September 07, 2014

Arri shoots for Ultra HD + 4K

Users of Arri’s Alexa and Amira cameras will be able to deliver Ultra HD and 4K despite the cameras not having UHD sensors, thanks to up-sampling.

The documentary-style Amira will be upgraded to recording Ultra HD at up to 60 frames per second, in real time, via a paid firmware update due later this year, while ProRes 3.2K, a new recording format that allows easy up sampling in post to Ultra HD, will be available for the Alexa in a software update early next year. The Arriraw Open Gate format already allows this up sampling for 4K cinema.

Indeed, the Alexa has been proven to deliver the image quality needed for 4K or even Imax theatrical releases of such films such as Gravity, Maleficent and Iron Man 3, via post-production up-sampling. However, this isn’t really suitable for the fast-turnaround or lower-budget documentaries that the Amira would be used for.

Fortunately, the Amira will be able to record all ProRes codecs in UHD (3840x2160) directly onto the in-camera CFast 2.0 cards in real time under what Arri promises will be “an affordable software license (and a sensor calibration for existing Amiras)”. The upgrade is in response to feedback from Amira customers who were being asked about 4K deliverables by clients.

The Amira’s UHD output uses the same efficient 1.2x up-sample filter that allows Alexa’s Open Gate mode to optimize image performance for 4K, but will take place in camera in real time.

Wildlife cinematographer Rolf Steinmann, who was nominated for an Emmy this year for his work with Alexa on the BBC’s Wild Arabia, is currently using his Amira on a movie for Disney Nature. “For cameramen like me who own their gear, the UHD upgrade is a great way to stay future proof. From now on when there's pressure from the production side to deliver UHD, I can continue to work with Amira and won't have to compromise on image quality or on the camera's robustness and reliability,” he said.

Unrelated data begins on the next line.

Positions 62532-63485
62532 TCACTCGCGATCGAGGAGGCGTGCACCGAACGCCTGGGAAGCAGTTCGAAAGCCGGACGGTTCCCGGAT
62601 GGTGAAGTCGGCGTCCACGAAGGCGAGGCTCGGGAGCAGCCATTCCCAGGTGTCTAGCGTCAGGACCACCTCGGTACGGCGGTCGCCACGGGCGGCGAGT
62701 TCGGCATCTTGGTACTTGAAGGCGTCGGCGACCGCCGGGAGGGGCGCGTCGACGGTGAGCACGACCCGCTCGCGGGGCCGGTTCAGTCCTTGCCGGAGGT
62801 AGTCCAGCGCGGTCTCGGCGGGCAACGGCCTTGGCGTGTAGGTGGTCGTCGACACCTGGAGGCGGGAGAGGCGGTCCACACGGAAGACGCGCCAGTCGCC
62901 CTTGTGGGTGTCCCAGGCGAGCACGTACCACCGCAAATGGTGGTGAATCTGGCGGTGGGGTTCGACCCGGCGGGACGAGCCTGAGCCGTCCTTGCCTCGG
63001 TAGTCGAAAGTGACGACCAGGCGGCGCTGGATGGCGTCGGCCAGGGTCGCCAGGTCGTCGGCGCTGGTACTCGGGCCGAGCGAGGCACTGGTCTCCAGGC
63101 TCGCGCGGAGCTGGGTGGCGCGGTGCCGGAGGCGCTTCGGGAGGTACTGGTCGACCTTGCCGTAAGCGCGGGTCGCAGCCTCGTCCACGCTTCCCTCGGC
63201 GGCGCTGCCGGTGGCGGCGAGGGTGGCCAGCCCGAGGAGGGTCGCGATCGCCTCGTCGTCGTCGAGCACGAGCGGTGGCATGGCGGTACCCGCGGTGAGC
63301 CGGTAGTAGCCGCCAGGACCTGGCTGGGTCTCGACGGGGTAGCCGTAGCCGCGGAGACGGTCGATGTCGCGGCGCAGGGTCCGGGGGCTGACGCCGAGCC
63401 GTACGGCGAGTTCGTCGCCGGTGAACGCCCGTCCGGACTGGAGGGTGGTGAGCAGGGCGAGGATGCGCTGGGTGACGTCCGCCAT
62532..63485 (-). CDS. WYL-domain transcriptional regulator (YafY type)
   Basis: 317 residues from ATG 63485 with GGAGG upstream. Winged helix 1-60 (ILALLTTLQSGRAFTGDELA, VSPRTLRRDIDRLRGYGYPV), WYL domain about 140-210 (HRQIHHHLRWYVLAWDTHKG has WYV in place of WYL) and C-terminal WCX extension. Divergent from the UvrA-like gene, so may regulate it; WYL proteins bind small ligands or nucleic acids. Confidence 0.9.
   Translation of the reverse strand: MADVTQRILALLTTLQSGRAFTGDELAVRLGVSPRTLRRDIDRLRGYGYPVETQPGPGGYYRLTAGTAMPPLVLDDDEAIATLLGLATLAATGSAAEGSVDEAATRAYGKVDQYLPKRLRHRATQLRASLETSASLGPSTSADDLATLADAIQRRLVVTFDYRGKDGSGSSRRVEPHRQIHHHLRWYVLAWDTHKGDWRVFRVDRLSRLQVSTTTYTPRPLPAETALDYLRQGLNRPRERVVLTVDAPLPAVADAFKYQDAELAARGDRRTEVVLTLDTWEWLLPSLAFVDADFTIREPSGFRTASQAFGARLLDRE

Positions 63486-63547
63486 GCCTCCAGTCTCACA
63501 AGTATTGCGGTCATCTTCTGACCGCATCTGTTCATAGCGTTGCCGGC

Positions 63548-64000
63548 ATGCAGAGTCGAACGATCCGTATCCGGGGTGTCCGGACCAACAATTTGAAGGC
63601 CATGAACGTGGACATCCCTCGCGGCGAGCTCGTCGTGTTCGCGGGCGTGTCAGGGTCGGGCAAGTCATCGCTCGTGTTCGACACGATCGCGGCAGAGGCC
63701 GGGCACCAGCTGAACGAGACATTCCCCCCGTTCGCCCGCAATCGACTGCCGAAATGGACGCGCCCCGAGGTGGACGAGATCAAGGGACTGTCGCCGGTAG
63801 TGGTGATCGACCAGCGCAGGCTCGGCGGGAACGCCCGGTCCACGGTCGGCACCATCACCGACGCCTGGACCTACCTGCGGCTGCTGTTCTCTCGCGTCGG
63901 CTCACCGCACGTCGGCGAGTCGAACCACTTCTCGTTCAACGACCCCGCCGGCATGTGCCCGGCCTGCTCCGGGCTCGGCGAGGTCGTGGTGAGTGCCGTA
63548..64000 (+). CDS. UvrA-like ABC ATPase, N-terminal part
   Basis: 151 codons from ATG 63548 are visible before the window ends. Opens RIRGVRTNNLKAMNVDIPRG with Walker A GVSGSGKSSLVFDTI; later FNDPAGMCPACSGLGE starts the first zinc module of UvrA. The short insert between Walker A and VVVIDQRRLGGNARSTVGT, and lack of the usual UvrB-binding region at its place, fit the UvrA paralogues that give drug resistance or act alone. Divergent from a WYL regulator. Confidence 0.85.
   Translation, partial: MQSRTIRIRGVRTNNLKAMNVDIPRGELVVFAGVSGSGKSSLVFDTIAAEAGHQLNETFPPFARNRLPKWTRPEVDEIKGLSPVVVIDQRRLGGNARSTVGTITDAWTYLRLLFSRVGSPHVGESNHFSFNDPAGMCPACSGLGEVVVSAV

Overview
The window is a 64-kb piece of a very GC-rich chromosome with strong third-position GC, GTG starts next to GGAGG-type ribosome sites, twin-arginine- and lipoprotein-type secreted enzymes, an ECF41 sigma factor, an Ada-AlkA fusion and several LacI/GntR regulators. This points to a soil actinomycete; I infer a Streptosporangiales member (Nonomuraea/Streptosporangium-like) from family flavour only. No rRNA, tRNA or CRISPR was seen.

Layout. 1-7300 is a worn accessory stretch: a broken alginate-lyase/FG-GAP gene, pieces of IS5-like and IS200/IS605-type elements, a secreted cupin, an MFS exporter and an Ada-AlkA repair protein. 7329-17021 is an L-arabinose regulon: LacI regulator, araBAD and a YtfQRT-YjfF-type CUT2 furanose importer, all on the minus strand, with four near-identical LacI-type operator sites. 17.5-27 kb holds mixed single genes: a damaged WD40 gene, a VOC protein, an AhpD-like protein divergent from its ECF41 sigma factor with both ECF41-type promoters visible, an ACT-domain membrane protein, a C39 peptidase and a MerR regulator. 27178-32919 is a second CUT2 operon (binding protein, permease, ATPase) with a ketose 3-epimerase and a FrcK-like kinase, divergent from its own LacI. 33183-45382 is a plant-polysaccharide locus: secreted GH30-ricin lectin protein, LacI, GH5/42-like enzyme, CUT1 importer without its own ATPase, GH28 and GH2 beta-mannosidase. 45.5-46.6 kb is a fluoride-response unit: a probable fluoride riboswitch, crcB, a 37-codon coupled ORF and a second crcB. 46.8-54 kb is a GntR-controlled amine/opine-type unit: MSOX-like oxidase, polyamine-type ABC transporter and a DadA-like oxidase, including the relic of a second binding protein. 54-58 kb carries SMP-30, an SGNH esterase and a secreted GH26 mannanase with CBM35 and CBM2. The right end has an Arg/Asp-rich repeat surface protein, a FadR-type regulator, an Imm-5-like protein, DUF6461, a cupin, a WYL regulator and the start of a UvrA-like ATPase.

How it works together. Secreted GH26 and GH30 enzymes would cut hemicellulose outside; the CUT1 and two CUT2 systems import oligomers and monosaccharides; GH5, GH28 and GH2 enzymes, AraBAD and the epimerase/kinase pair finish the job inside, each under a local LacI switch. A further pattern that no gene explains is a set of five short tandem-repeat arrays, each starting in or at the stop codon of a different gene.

Although Arri believes that “widespread adoption of UHD/4K post workflows, as well as availability of UHD displays in consumer homes and 4K projection in movie theatres is at least one to two years away – even in the most progressive markets,” it has seen that filmmakers are concerned about protecting their work for future developments. The possibilities of high dynamic range (HDR) displays, which it maintains “have an even greater effect on viewing experience than higher spatial resolution,” also have to be considered.

“Alexa can easily accommodate productions that choose to follow a UHD or 4K workflow. The camera's stellar overall image quality in combination with ProRes 3.2K or Arriraw Open Gate allows for simple up sampling to UHD or 4K in a quality at least as good as other contenders,” insisted Alexa product manager Marc Shipman-Mueller. “Because of their unequalled exposure latitude and highlight handling, Alexa images are already uniquely HDR-compatible,” he claimed.

Both the Alexa XT and Alexa Classic (with XR Module upgrade) will offer the ProRes 3.2K recording at data rates far below uncompressed Arriraw. Most lenses already fully cover the 3.2K image circle that results from the 16:9 ProRes 3.2K image.

Some movies (such as the most recent Bond instalment, Skyfall) have been shot in Arriraw 2.8K and up sampled successfully to 4K DCP, but Arriraw Open Gate, which was introduced for the Alexa XT earlier this year, records the full 3.4K sensor area for improved up-sample in post, and is in use already, on: Warcraft; San Andreas; Pixels; Goosebumps; and Sicario. Other features are shooting Arriraw 16:9 or Arriraw 4:3 and using Open Gate for VFX shots, including Terminator: Genesis, Fantastic 4, Agent 47 and Deus Ex Machina.

By David Fox

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